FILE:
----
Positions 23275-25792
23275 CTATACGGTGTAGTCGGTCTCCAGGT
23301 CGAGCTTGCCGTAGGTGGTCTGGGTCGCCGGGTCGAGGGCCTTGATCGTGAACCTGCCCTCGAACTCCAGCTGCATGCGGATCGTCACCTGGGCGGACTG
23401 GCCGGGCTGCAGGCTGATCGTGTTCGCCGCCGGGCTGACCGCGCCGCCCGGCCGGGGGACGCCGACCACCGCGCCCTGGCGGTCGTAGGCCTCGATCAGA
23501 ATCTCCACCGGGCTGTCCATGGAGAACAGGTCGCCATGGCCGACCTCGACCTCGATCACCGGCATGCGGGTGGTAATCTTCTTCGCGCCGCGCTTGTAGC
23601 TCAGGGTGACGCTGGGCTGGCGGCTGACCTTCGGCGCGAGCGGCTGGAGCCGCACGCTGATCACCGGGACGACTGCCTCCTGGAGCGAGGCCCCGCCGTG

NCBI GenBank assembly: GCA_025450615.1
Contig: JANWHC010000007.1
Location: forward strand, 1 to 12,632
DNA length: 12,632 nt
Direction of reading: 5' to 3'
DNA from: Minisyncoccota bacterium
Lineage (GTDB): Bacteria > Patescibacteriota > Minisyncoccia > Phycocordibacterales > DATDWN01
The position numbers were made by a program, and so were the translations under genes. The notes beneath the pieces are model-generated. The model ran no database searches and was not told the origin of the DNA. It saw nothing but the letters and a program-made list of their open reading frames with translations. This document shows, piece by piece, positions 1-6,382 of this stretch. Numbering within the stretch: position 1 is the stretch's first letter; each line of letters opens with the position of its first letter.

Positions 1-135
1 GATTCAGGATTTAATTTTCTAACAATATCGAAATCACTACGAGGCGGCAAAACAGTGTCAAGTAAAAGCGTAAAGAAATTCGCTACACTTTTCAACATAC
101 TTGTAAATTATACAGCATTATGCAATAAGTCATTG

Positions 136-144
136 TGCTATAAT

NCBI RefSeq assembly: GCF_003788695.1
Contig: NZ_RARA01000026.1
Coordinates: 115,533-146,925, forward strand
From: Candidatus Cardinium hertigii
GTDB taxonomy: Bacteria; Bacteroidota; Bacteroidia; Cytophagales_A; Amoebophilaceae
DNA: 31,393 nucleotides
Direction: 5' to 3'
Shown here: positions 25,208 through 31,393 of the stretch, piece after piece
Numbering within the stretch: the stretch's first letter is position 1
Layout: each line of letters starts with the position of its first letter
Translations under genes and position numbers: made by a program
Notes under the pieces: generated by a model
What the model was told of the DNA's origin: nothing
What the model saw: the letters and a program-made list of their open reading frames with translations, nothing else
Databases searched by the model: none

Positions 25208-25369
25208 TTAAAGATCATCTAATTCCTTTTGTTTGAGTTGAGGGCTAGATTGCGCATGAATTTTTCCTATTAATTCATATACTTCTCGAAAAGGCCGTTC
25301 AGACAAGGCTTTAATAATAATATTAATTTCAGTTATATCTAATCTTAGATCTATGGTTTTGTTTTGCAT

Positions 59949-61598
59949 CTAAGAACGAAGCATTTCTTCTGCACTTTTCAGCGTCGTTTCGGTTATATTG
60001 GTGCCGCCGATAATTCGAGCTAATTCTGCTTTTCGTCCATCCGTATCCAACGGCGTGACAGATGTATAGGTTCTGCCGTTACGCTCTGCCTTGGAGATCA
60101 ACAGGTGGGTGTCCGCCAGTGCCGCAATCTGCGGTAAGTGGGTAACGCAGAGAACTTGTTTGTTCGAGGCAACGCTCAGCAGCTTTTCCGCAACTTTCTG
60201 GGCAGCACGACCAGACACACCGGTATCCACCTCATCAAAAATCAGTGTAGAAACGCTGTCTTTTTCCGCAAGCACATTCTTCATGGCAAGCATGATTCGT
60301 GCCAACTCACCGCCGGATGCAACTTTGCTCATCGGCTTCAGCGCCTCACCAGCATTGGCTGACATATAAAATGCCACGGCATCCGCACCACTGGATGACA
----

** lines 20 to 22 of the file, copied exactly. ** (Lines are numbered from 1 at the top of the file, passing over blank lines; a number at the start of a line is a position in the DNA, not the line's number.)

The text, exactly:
NCBI RefSeq assembly: GCF_003788695.1
Contig: NZ_RARA01000026.1
Coordinates: 115,533-146,925, forward strand